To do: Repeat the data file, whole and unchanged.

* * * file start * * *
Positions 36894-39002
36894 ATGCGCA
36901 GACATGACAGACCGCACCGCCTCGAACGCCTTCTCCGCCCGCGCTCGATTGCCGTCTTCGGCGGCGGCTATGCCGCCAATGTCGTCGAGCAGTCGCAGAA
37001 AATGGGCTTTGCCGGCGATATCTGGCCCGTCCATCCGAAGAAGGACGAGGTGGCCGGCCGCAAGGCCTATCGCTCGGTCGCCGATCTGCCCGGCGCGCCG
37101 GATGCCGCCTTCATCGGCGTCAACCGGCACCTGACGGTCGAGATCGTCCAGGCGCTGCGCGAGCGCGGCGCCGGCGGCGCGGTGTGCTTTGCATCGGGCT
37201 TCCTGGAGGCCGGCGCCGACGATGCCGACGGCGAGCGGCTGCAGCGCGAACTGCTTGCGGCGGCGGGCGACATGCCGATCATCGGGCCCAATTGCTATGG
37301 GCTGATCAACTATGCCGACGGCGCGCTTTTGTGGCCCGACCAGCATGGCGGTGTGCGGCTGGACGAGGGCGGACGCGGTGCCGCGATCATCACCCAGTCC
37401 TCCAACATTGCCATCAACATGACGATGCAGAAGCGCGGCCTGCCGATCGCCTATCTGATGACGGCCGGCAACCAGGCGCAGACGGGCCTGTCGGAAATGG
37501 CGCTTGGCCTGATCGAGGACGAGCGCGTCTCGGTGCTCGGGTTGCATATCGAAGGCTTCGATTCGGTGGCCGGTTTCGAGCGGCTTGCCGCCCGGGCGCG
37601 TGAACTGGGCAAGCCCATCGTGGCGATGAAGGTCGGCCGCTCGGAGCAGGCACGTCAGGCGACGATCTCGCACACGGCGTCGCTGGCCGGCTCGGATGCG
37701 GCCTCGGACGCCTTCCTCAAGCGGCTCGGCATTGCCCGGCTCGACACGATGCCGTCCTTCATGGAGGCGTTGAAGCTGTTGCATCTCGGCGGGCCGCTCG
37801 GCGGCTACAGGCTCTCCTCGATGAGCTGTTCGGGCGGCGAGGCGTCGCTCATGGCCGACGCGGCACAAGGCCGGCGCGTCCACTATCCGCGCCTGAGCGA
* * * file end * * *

Positions 36894-39002
36894 ATGCGCA
36901 GACATGACAGACCGCACCGCCTCGAACGCCTTCTCCGCCCGCGCTCGATTGCCGTCTTCGGCGGCGGCTATGCCGCCAATGTCGTCGAGCAGTCGCAGAA
37001 AATGGGCTTTGCCGGCGATATCTGGCCCGTCCATCCGAAGAAGGACGAGGTGGCCGGCCGCAAGGCCTATCGCTCGGTCGCCGATCTGCCCGGCGCGCCG
37101 GATGCCGCCTTCATCGGCGTCAACCGGCACCTGACGGTCGAGATCGTCCAGGCGCTGCGCGAGCGCGGCGCCGGCGGCGCGGTGTGCTTTGCATCGGGCT
37201 TCCTGGAGGCCGGCGCCGACGATGCCGACGGCGAGCGGCTGCAGCGCGAACTGCTTGCGGCGGCGGGCGACATGCCGATCATCGGGCCCAATTGCTATGG
37301 GCTGATCAACTATGCCGACGGCGCGCTTTTGTGGCCCGACCAGCATGGCGGTGTGCGGCTGGACGAGGGCGGACGCGGTGCCGCGATCATCACCCAGTCC
37401 TCCAACATTGCCATCAACATGACGATGCAGAAGCGCGGCCTGCCGATCGCCTATCTGATGACGGCCGGCAACCAGGCGCAGACGGGCCTGTCGGAAATGG
37501 CGCTTGGCCTGATCGAGGACGAGCGCGTCTCGGTGCTCGGGTTGCATATCGAAGGCTTCGATTCGGTGGCCGGTTTCGAGCGGCTTGCCGCCCGGGCGCG
37601 TGAACTGGGCAAGCCCATCGTGGCGATGAAGGTCGGCCGCTCGGAGCAGGCACGTCAGGCGACGATCTCGCACACGGCGTCGCTGGCCGGCTCGGATGCG
37701 GCCTCGGACGCCTTCCTCAAGCGGCTCGGCATTGCCCGGCTCGACACGATGCCGTCCTTCATGGAGGCGTTGAAGCTGTTGCATCTCGGCGGGCCGCTCG
37801 GCGGCTACAGGCTCTCCTCGATGAGCTGTTCGGGCGGCGAGGCGTCGCTCATGGCCGACGCGGCACAAGGCCGGCGCGTCCACTATCCGCGCCTGAGCGA